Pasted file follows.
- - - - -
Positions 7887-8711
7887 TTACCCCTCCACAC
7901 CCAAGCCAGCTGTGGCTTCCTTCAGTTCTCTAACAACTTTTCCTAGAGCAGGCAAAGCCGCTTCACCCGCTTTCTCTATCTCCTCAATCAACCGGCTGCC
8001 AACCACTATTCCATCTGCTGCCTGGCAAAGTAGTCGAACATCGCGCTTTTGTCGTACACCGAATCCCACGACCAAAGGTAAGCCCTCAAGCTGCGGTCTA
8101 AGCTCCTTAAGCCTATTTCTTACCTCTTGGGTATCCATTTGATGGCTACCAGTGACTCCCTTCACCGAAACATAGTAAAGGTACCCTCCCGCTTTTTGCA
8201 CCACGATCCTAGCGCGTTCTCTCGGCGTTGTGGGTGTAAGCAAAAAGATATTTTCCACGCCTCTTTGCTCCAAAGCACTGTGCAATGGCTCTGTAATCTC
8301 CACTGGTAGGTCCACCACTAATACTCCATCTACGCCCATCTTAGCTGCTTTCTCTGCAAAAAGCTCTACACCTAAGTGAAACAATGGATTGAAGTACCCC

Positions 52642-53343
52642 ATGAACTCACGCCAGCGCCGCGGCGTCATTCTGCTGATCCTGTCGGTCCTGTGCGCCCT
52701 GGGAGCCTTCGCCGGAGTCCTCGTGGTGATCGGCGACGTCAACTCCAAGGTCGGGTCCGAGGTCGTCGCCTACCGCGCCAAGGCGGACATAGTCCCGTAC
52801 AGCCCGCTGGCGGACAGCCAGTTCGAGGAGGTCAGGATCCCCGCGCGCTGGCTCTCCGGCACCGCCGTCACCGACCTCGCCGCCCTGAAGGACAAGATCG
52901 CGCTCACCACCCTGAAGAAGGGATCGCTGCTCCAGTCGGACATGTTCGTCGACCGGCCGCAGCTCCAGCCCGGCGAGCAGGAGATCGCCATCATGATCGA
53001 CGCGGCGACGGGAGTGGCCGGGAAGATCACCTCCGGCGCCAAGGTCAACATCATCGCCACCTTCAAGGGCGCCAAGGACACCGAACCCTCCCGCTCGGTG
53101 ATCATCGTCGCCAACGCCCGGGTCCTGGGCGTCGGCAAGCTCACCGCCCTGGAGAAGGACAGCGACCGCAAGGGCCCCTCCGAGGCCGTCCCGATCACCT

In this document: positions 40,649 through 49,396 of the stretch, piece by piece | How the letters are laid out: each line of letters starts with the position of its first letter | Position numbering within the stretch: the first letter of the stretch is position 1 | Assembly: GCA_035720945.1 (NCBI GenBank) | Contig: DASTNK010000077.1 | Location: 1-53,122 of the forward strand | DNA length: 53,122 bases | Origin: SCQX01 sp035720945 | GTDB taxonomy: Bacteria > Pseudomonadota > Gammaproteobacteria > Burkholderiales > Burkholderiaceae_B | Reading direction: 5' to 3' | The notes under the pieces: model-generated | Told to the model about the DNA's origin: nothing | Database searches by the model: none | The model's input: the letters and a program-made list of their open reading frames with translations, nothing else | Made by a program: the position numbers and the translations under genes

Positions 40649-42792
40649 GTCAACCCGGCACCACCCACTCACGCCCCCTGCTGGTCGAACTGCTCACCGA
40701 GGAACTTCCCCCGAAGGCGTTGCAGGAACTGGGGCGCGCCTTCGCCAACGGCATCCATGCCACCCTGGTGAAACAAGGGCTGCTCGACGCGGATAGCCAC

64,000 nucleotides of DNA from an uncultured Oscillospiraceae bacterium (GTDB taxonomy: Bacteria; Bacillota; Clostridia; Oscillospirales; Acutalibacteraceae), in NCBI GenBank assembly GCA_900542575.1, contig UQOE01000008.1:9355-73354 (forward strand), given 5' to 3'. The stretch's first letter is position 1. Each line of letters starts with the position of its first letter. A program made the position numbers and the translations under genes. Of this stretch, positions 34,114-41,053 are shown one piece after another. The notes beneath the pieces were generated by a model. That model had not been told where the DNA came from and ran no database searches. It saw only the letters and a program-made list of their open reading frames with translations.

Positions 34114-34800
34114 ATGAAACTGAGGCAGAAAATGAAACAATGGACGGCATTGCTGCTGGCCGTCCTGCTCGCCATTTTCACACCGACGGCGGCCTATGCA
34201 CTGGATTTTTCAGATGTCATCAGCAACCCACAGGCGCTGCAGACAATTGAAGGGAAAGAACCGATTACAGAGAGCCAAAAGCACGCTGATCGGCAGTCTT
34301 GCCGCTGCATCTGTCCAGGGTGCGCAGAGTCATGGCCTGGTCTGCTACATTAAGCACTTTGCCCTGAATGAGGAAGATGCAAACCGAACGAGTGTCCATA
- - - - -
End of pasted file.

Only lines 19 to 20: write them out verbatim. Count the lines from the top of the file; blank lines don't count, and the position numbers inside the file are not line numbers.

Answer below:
64,000 nucleotides of DNA from an uncultured Oscillospiraceae bacterium (GTDB taxonomy: Bacteria; Bacillota; Clostridia; Oscillospirales; Acutalibacteraceae), in NCBI GenBank assembly GCA_900542575.1, contig UQOE01000008.1:9355-73354 (forward strand), given 5' to 3'. The stretch's first letter is position 1. Each line of letters starts with the position of its first letter. A program made the position numbers and the translations under genes. Of this stretch, positions 34,114-41,053 are shown one piece after another. The notes beneath the pieces were generated by a model. That model had not been told where the DNA came from and ran no database searches. It saw only the letters and a program-made list of their open reading frames with translations.

Positions 34114-34800